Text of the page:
“They have all but stopped making jeepneys,” said 52-year-old jeepney artist Vic Capuno, based in San Pablo town south of Manila.
As a result, he and a colleague at Armak Motors now paint just three of four jeepneys a month.
De la Cruz worked on nine in the last year. He’s the only painter left at Manila’s Sarao Motors, once the country’s biggest producer.
Two of his siblings were also jeepney artists, but they died from diseases he believes were caused by years inhaling fumes from the paint.
Yet he is still passionate about the vehicle’s importance in Philippine history.
“When the jeepney disappears a piece of Filipino culture will also die,” de la Cruz warned.
A self-taught painter, he was inspired by the work of renowned local artists such Carlos Francisco and Fernando Amorsolo.
His jeepney designs, still seen on the streets for now, chronicle the rapidly changing landscape of his home — Las Pinas — from a farming and salt-making backwater into a highly urbanized area.
“It’s a pleasing sight. It brings us back to a time and place that is no more,” said de la Cruz.
After raising four children on the pay earned painting, he now also creates canvases and makes storefront signs as a sideline.
He conceded he could have a decent life without the jeepneys, but was heartbroken by the government’s decision.
“I would like to appeal to the authorities not to outlaw it,” de la Cruz said. “At times I cry quietly when I think about what is happening.”


Police raid K-pop agency over alleged illegal gambling

Updated 17 August 2019

Police raid K-pop agency over alleged illegal gambling

  • Yang Hyun-suk founder and ex-chief producer of YG Entertainment, resigned after drug and sex scandals rocked the company
  • Local news reports said Yang was alleged to have engaged in ‘habitual and illegal gambling’

SEOUL: South Korean police raided one of the biggest K-pop management firms on Saturday as part of an investigation into music mogul Yang Hyun-suk’s alleged illicit gambling.
Yang, founder and ex-chief producer of YG Entertainment, resigned from his post in June after drug and sex scandals rocked the company since March.
He was placed under formal investigation by police earlier this week over allegations of gambling involving illicit cash exchange along with Seungri, a former member of YG’s highly popular band BIGBANG.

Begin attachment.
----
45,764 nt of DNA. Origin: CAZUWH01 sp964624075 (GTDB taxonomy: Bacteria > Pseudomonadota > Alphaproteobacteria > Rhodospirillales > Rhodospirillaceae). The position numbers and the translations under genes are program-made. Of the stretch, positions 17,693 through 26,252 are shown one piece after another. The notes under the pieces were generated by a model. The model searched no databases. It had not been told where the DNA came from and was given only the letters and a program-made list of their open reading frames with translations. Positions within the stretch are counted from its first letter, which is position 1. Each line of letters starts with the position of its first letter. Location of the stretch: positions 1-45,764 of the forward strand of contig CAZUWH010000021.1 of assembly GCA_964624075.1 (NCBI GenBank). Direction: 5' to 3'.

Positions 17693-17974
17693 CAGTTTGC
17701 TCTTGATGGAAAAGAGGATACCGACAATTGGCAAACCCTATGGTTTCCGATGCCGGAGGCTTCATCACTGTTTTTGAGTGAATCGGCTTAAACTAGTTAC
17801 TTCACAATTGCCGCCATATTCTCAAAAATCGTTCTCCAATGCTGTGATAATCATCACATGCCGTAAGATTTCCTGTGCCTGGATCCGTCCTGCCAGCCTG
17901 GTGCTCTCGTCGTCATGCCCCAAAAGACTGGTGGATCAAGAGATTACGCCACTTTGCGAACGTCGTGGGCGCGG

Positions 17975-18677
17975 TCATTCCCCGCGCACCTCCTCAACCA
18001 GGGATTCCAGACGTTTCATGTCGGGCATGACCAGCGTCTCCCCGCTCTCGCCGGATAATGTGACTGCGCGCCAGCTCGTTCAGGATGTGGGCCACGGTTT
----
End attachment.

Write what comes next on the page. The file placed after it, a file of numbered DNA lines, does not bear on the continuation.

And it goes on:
“We are trying to gather evidence on how (Yang) secured funds for gambling, and how many times the alleged gambling took place,” a Seoul police officer told AFP.
Local news reports said Yang was alleged to have engaged in “habitual and illegal gambling,” in locations including Macau and Las Vegas since the early 2000s.
Yang was also separately placed under investigation by police last month for allegedly arranging sex services for foreign investors back in 2014.
A member of the popular boy band Seo Tae Ji and Boys in the 1990s, Yang developed YG into a K-pop powerhouse with the success of idol groups such as BIGBANG and BLACKPINK.
The firm is now considered one of South Korea’s top three entertainment agencies alongside SM and JYP, and was behind the 2012 mega hit “Gangnam Style” by Psy that helped raise K-pop’s global profile.
But it has been in hot water since Yang and some of its stars were implicated in a spate of scandals.
Seungri, whose real name is Lee Seung-hyun, retired in March after being accused of arranging sex services for potential investors in his business.
In June, fellow YG artist Kim Han-bin, a member of boyband iKon, left the group amid allegations he had bought illegal drugs three years ago — in a case Yang is also accused of trying to cover up.
Earlier this year, a building owned by another YG star Daesung also came under investigation over an allegation that four of its tenants were involved with illicit sex and drug businesses.